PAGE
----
There is one thing that is guaranteed about setting up a new small business venture in the Philippines: before long, there will be three or four clones right alongside yours competing for the same slice of the pie. I have seen it so many times in so many industries. The one thing you can take to the bank is it will happen. Let me elaborate.
New Ideas Are Scare Commodities
In the Philippines the good news is that new ideas usually take off, at least at first, and are well supported by the general public. There is conservatism in Filipino life, sure, but when I comes to new things, they seem to be keen to try them. I saw it with the Shwarma kebab craze, the fruit smoothy craze and the car wash craze. In fact, I had hit on the car wash idea and put a simple business plan together to cash in on the lack of car wash facilities and was looking at jumping in when I was side-tracked. Six months later I noticed my first car wash, then another sprang up next to it, then a half a dozen more on the same stretch of road. That’s the bad news. Soon as you start something up, every Juan and Dong in the neighbourhood will copy you.
The same thing happens with franchise ideas. Someone comes up with a new one, say fruit smoothies and before you know it there are three or four competing kiosks flogging basically the same product, side buy side. Nobody is doing enough business to get ahead and pretty soon they all close. That, I believe has more to do with the killing off due to over supply than any fickleness on the part of the public. Having said that, fads don’t last forever and there is evidence to suggest the customers move on to the next latest greatest thing. It was hot dogs, then corn dogs, then jacket potatoes, ice cream, waffles, whatever. The thing is, I honestly believe these fad franchises would still be doing well if copy cats had come up with their own original idea instead of re-inventing the wheel.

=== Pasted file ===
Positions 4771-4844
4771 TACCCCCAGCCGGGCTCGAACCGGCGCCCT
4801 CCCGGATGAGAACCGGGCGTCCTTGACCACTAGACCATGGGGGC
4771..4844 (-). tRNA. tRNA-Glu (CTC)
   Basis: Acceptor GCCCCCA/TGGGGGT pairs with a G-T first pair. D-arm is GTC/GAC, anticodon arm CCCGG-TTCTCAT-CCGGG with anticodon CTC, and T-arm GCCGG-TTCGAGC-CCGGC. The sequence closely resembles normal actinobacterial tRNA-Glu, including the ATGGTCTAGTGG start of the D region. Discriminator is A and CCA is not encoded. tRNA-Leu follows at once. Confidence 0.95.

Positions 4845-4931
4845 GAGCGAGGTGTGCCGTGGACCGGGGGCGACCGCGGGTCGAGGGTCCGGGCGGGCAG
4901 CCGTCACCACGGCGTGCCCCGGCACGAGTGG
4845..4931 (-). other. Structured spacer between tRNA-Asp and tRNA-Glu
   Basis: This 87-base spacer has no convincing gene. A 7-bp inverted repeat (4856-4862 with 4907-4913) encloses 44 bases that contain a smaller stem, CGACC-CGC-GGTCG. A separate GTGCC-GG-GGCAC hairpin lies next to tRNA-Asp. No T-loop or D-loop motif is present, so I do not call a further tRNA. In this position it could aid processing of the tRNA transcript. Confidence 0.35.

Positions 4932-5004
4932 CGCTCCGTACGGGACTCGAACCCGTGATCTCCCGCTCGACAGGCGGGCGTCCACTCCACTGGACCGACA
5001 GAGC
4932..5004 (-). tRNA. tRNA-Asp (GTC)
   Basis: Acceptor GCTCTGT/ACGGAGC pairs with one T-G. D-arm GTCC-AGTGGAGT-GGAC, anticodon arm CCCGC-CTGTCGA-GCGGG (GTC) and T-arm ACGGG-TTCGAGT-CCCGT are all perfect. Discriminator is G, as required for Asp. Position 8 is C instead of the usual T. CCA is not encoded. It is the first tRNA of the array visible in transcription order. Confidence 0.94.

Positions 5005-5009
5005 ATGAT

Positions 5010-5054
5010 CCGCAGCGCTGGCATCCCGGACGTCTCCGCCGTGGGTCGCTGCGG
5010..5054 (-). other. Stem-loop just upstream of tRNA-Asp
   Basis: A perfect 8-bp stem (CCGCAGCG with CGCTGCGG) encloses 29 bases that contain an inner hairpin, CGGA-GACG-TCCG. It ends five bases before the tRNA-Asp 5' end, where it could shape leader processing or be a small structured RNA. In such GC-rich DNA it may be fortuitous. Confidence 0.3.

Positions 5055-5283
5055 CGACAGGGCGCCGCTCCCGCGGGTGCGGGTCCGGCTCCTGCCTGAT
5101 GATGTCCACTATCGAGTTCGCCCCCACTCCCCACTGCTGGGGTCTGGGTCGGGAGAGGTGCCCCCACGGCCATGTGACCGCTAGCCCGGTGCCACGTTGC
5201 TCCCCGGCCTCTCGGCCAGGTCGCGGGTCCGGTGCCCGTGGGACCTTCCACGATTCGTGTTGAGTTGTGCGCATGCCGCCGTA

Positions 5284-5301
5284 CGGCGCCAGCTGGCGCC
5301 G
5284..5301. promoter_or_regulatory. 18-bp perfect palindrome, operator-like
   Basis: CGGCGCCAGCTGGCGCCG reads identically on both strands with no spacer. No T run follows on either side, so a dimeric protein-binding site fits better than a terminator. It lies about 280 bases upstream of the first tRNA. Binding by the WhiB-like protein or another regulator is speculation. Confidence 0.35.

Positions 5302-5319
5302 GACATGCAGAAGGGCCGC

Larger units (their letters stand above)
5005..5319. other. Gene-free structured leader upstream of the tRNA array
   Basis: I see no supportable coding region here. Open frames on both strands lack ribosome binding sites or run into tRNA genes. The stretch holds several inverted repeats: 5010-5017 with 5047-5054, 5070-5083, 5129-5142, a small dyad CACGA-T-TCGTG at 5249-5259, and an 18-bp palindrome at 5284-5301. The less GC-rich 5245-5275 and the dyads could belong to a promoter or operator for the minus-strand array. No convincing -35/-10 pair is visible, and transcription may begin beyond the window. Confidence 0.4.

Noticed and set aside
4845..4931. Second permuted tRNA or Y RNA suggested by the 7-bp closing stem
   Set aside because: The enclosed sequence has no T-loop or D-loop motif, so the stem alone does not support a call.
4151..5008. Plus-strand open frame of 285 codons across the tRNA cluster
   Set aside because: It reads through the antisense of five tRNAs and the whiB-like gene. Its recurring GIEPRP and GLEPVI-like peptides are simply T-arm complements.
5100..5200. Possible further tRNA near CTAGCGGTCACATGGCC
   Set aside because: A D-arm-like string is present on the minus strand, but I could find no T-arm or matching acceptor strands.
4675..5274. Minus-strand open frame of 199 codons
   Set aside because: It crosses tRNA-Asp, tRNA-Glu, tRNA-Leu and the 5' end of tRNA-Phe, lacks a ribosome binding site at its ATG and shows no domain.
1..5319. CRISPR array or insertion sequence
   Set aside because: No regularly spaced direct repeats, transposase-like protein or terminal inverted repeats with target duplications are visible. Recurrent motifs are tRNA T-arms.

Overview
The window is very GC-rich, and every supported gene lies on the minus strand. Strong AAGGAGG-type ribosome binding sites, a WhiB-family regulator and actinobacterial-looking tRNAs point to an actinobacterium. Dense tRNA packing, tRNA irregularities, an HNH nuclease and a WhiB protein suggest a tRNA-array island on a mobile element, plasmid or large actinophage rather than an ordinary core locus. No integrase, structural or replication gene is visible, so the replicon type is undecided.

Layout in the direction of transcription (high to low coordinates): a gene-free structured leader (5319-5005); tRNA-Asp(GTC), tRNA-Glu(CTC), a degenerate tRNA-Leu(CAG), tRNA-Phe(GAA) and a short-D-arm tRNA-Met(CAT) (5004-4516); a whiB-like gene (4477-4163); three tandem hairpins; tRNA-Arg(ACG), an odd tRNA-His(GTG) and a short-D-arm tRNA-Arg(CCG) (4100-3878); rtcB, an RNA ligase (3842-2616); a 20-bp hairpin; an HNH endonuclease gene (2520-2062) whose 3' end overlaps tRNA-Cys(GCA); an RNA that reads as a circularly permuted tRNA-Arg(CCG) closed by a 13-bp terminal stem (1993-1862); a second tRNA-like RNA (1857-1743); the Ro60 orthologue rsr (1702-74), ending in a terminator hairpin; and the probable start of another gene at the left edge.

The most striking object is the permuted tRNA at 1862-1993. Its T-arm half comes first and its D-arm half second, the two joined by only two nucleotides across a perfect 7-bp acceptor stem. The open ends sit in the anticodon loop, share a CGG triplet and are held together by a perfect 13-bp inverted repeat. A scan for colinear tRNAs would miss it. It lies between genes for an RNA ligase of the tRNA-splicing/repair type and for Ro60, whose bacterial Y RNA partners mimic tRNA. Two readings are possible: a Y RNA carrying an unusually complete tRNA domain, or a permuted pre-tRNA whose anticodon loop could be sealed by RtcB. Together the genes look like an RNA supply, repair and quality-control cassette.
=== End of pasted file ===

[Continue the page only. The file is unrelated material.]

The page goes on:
It’s A Filipino Thing, Sort Of
You see the same copy cat mentality in many South East Asian countries. I’ve seen it in Indonesia and Thailand, personally. Row upon row of shops selling the same stuff, set out the same way. To us Kanos it seems self defeating to have so many stalls or shops selling the same stuff side by side. Not so to the Filipino. First of all, if you are making money selling widgets, so can they. That makes sense. What makes more sense to the Filipino is that if you are making money selling widgets with your store set up just so, then that is the proven way to sell widgets. Any deviation due to individual decision leaves the decision maker open to failure and thus blame. Filipinos can’t handle the concept of blame, it is anathema to them. If their store fails it won’t be because of anything they did or any decision they made. They followed the plan, the formula. Therefore, failure is the fault of the first person who came up with the idea. Everyone knows that. This is why so few are keen to lead the way, at least in the Philippines. Get the pinoy or pinay out of the Philippines and they can be as entrepreneurial and risk taking as anyone else. Makes sense, when you think about it from their perspective.
Perry Gamsby, D.Lit., MA(Writing), Dip. Bus, Dip. Mktg is a writer and lecturer who lives with his Cebuana wife and five Aus-Fil daughters in Western Sydney. The author of a series of best-selling ‘self-help’ books for expats and those married to Filipinas, he is also a Master of Filipino Martial Arts and a former World Stickfighting Champion who has lived, worked and vacationed in the Philippines since 1988. Perry and his family return to the Philippines on a yearly basis. You can read more of his writing on Philippines topics at www.streetwisephilippines.biz